Board changes at Petroceltic after shareholder dispute
Two new independent non-executive directors announced for exploration firm’s board
Petroceltic International’s share placing had been held up by a dispute between the board and Worldview Capital Management. Photograph: Getty Images/iStockphoto
Oil and gas exploration firm Petroceltic has announced a number of changes to its board following the ending of a dispute with its largest shareholder Worldview Capital Management over a $100 million share placing.
As part of the agreement with Worldview, the Petroceltic Board has been reduced from nine to seven members with Hugh McCutcheon and Rob Arnott resigning as non-executive directors. In addition, David Thomas and Tom Hickey have also stepped down from the Board, but will continue to hold their executive roles in the company.
Mr Wolcott (53), was chief executive of Ruspetro from 2011 until 2013, including during its initial public offering on the London Stock Exchange in 2012. Prior to this, he worked for Yukos Oil from 1999 to 2005 as senior vice president responsible for all aspects of production and reservoir performance. From 1996 to 1998, Mr Wolcott worked at Schlumberger Oil Field Services and prior to that at Arco Alaska, from 1989 to 1994.
Mr Mach (65), was a non-executive director of Ruspetro from 2011 to 2013 and served as first vice president responsible for exploration and production at Yukos E&P from 1999 until 2006. Prior to Yukos, Mr Mach worked for Schlumberger from 1976 until 1999.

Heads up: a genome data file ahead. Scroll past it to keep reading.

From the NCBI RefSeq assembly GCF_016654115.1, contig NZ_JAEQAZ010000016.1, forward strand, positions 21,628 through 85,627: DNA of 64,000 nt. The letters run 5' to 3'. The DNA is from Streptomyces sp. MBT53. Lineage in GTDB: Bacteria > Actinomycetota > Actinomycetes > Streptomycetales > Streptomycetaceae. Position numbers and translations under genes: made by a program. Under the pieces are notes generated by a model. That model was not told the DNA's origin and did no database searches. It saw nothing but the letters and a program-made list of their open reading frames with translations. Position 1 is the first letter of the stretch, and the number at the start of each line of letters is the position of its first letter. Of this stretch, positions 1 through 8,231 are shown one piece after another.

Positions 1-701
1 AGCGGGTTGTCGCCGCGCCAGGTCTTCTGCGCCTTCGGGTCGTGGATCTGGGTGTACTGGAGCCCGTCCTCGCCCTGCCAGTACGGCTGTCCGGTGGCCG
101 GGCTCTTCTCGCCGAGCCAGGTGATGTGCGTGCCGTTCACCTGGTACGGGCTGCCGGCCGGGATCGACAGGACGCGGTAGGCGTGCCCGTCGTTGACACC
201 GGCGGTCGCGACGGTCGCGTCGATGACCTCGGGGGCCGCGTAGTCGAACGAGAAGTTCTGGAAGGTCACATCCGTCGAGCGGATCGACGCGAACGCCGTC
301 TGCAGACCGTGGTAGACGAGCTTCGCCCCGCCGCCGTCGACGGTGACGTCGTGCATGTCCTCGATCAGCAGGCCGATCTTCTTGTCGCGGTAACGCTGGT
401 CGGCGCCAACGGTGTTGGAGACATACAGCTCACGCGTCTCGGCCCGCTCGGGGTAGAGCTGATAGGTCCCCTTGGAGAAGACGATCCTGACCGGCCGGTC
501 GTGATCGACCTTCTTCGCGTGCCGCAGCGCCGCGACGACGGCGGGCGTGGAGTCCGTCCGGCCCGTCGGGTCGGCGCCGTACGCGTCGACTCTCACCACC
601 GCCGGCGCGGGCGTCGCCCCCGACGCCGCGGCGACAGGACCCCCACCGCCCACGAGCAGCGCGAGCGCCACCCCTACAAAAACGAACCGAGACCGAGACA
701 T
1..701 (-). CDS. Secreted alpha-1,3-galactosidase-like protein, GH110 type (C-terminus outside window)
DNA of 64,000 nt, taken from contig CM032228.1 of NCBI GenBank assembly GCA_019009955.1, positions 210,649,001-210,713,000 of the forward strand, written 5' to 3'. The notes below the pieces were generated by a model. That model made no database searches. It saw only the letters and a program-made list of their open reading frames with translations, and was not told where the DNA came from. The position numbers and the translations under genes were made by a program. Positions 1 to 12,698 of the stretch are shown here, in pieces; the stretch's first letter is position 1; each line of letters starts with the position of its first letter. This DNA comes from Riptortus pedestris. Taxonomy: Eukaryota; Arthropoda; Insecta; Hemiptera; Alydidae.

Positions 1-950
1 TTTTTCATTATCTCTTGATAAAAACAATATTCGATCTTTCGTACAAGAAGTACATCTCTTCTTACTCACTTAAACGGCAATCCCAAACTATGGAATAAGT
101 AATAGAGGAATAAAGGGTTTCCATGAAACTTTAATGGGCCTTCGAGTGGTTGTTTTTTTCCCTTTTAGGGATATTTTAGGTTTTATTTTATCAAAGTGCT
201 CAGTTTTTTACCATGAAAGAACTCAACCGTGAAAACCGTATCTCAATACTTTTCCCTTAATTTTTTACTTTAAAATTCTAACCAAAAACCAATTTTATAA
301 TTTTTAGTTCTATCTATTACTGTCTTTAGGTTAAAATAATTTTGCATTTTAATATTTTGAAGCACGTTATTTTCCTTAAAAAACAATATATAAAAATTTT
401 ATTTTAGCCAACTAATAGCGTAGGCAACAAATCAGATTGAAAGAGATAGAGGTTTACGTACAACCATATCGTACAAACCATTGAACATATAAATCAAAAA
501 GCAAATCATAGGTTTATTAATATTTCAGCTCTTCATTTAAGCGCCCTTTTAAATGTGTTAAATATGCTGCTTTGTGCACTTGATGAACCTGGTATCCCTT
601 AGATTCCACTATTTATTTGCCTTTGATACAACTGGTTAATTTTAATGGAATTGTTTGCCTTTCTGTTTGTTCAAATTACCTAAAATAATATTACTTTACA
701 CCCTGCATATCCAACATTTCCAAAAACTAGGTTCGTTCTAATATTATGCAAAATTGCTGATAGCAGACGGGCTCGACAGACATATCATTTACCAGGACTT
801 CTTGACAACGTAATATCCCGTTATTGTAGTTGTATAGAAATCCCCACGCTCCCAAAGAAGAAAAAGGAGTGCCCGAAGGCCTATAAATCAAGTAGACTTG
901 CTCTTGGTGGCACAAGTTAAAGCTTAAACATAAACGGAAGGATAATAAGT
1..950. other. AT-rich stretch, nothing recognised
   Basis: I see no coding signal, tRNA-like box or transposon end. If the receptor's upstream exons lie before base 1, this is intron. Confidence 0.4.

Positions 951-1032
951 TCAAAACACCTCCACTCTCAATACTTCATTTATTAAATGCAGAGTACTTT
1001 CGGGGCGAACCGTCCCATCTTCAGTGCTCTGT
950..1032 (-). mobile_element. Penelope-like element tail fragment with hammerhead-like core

Mr Wolcott will also join the Audit and Nominations Committees and Mr Mach will join the Remuneration Committee at Petroceltic.
Neither of the two new non-executive directors hold shares in Petroceltic.
Petroceltic reached agreement with Worldview over the $100million share placing last month. The agreement cleared the way for the placing to be approved late last month.
As part of the deal Petroceltic committed to the board changes, and to modifications to the relationship agreement currently in place between Robert Adair, investment vehicle Skye Investments Limited and the company, including the removal of an obligation for Skye to vote in accordance with board recommendations in certain circumstances.
Worldview had previously said the placing trampled on shareholders rights, as 50 per cent of the placing was reserved for Dovenby Capital, a new investor.